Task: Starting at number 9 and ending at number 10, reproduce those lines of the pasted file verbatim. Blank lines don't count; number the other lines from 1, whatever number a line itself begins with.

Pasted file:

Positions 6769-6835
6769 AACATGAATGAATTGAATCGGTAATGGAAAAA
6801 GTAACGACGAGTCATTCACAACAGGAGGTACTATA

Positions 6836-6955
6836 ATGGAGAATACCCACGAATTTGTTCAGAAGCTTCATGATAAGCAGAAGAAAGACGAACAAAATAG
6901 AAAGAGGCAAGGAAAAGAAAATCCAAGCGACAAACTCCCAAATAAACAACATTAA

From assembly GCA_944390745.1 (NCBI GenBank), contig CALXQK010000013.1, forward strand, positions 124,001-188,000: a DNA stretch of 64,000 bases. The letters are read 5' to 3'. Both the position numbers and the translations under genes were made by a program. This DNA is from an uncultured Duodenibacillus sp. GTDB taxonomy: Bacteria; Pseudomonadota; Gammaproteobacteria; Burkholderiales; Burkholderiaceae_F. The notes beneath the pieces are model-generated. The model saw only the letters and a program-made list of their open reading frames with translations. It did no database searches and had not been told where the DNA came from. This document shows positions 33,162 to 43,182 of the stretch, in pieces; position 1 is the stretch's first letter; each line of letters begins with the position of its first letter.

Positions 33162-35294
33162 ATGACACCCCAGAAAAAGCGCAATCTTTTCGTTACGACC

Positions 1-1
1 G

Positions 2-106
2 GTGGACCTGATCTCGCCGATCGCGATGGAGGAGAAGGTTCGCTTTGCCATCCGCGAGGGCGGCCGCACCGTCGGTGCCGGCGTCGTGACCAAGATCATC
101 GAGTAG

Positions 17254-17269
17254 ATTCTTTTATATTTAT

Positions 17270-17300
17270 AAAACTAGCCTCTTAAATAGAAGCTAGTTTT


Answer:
33162 ATGACACCCCAGAAAAAGCGCAATCTTTTCGTTACGACC

Positions 1-1